We Still Make Career Decisions Based Partly on Gender

by Maria Vittone~

Without being conscious of it, we still make career decisions based partly on gender. If we do choose to break the gender mold, it is often a difficult decision that brings men and women up against social barriers that they may not have considered: male/female communication styles are different; unconscious bias and discrimination often exits; there could be a lack of support from family, friends, and society in general; and this is often accompanied by a lack of self-esteem.

Photo by henri meilhac on Unsplash

Because of these barriers, it is important to support those students who are breaking the gender mold. In my work for Hennepin Technical College and North Hennepin Community College, we are in the process of designing wrap-around services for our nontraditional students which will include a match with a professional mentor in their field, peer support groups, and supplemental professional career guidance. Check out these peer support group resources:

We are also working on updating and developing career self-assessments for both genders with the hope that this may broaden our student’s ideas of career choice. These self-assessments will determine a student’s interest level in a nontraditional career and then point them in the right direction to gather more information.

By understanding the pros, cons, and developing the interpersonal and professional skills needed to succeed in a nontraditional career, it is our hope that our students and future generations will have a wider array of career options and satisfying careers, with a greater earning potential than generations before them.

On a personal note, this position is an interesting crossroads for me when I think about being a career counselor and the daughter of a male nurse. My father went to nursing school in the early 1960’s. I recall so often having to convince people that, “No, I didn’t make a mistake; my Dad was not a doctor, he was a nurse.” Only 2.7% of nurses were male at that time. Currently, the percentage of male nurses is still shockingly low, at 9% despite 50 years passing. Continuing the family tradition of passing along the option of having a nontraditional career, my two daughters hear me talk, albeit ‘ad nauseum’, about my mission to make sure that they too consider all of their career options.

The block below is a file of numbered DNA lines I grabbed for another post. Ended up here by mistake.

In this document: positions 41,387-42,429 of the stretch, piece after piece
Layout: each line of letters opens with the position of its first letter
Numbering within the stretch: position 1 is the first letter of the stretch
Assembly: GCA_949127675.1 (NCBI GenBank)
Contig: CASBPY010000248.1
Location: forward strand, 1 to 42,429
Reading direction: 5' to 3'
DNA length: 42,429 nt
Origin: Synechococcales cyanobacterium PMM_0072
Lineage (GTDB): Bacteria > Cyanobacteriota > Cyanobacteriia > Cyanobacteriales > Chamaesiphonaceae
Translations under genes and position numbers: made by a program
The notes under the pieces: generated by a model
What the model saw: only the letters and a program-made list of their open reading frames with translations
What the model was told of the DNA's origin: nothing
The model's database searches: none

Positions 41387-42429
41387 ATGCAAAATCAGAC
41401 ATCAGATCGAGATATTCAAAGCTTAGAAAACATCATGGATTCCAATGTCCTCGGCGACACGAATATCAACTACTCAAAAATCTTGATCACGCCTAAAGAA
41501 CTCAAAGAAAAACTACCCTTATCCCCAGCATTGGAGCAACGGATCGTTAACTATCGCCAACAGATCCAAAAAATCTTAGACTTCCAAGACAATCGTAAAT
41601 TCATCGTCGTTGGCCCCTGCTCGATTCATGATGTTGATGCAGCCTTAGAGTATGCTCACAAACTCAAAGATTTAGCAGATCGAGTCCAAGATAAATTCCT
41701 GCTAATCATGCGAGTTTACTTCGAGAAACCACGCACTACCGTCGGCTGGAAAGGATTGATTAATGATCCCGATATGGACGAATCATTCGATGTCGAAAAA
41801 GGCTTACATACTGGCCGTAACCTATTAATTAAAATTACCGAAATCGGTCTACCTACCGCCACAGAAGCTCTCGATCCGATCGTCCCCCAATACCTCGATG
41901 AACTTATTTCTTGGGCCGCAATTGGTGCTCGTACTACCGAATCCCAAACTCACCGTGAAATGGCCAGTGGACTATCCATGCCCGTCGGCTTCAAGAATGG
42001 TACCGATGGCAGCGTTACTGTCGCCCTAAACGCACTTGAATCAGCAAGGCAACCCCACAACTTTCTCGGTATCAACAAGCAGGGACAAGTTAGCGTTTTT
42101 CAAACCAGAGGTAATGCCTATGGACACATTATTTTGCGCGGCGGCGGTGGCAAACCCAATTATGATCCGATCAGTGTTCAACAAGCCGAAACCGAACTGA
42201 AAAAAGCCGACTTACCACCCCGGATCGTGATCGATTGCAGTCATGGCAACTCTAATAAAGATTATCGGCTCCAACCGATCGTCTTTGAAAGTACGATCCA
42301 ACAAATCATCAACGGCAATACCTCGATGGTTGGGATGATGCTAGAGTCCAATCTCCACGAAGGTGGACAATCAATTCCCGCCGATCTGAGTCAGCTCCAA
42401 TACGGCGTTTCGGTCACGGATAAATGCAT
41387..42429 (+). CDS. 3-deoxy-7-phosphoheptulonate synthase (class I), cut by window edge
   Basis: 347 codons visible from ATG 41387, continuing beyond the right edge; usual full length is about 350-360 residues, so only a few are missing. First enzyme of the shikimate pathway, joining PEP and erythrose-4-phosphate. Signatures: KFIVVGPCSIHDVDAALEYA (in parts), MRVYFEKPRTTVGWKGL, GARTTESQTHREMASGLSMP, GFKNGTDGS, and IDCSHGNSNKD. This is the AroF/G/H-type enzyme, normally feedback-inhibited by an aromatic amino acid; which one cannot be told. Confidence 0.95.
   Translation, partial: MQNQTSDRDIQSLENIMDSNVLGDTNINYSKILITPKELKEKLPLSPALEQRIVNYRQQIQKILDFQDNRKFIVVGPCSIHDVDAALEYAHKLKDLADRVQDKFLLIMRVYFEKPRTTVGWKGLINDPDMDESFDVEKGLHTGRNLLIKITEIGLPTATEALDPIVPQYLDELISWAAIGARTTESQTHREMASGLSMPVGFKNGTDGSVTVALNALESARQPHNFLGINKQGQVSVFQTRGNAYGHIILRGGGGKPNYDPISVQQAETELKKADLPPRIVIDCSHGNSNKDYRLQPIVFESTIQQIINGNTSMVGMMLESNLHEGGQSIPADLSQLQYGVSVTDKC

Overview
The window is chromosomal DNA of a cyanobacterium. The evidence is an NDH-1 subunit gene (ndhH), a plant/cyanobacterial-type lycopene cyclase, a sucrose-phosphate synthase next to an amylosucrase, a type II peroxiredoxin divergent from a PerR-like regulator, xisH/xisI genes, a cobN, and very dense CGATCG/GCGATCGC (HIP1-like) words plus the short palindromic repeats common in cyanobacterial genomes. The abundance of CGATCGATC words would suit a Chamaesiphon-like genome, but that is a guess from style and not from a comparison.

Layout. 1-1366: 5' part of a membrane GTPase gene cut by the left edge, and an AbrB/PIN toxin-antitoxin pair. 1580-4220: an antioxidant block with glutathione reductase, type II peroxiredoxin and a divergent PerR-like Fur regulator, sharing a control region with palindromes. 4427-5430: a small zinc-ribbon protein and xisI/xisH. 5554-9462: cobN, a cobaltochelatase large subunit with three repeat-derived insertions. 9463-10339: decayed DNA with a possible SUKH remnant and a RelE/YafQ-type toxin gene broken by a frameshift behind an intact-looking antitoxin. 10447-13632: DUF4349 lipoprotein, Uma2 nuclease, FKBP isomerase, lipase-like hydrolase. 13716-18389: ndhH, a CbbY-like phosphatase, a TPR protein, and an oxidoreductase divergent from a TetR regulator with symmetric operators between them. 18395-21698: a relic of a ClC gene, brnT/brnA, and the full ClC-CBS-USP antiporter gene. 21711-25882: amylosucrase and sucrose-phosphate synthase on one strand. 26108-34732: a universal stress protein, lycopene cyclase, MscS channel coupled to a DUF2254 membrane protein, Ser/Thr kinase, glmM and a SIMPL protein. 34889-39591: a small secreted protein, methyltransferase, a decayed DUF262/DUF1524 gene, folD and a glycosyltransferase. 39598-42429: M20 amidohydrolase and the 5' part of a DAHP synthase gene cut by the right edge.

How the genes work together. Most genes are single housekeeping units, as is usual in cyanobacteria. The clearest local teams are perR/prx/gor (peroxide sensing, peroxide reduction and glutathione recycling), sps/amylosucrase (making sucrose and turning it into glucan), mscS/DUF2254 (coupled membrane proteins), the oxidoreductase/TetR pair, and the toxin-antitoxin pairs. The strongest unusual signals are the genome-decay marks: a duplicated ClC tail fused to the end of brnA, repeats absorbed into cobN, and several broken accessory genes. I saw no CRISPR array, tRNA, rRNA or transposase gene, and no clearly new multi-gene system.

My go-to resource for current trends and ideas for increasing women’s representation in STEM is the National Institute for Women in Trades, Technology and Science.  (I stop everything to read their monthly newsletter!)

This is my most recent favorite article that showcases men in nursing.

Have you considered all your career options? Take the Career Assessment for Women to find out.

Maria is Nontraditional Student Support Consultant for Hennepin Technical and Community College and North Hennepin Community College, helping to encourage men and women who are pursuing a nontradtional career for their gender.

Meet William J. Nelson

We asked William to share his story and dish advice to young people in honor of career and technical education month in Minnesota and across the country. William is the “2018 Business Leader of the Year” named by the Association for Career and Technical Education.

Who are you and what do you do?

I was very fortunate to grow up on a farm and realized at age 17 that I wanted to focus my life’s work on helping the planet feed itself. Fifty years later I am still at it.  Howard Buffet’s book 40 Chances inspired me and I highly recommend it. I have used my forty chances and created a lot more, for myself and others. I used three chances in community education in an urban school system; 13 in teaching and leadership positions in a technical college, and 24 in corporate philanthropy in which our funding focused on career development opportunities, such as the National Teach Ag campaign. I retired from 40 years of employment, to continue my work in service and consulting (William J. Nelson, LLC) activities, focusing more and more of my time and energy on creating ‘chances’ for others too, especially the next generation.

Picture of William J. Nelson
William J. Nelson Named 2018 ACTE Business Leader of the Year

In your view, what role does career and technical education play in Minnesota’s workforce readiness?

I have a blended education of the liberal arts and technical education and have been involved in both throughout my childhood and working career.  I think a blend—perhaps on a continuum for each person that best fits them—is both valuable for the person but also for society.  I think “workforce readiness” means more than just being employable, but also entrepreneurial; and for the organization (business, association, non-profit, etc.) to be a partner with the person as an employee to help them grow and change as the organization grows and changes.

What advice do you have for young people today?

Learn every which way you can, constantly, continually, creatively, with a personal mission drawing you forward. Follow two rules: 1) Get involved in projects that you cannot do alone and  2) Get involved in projects that will take longer than your own lifetime to complete.

Can you think of one technical skill set that every person should know who to do?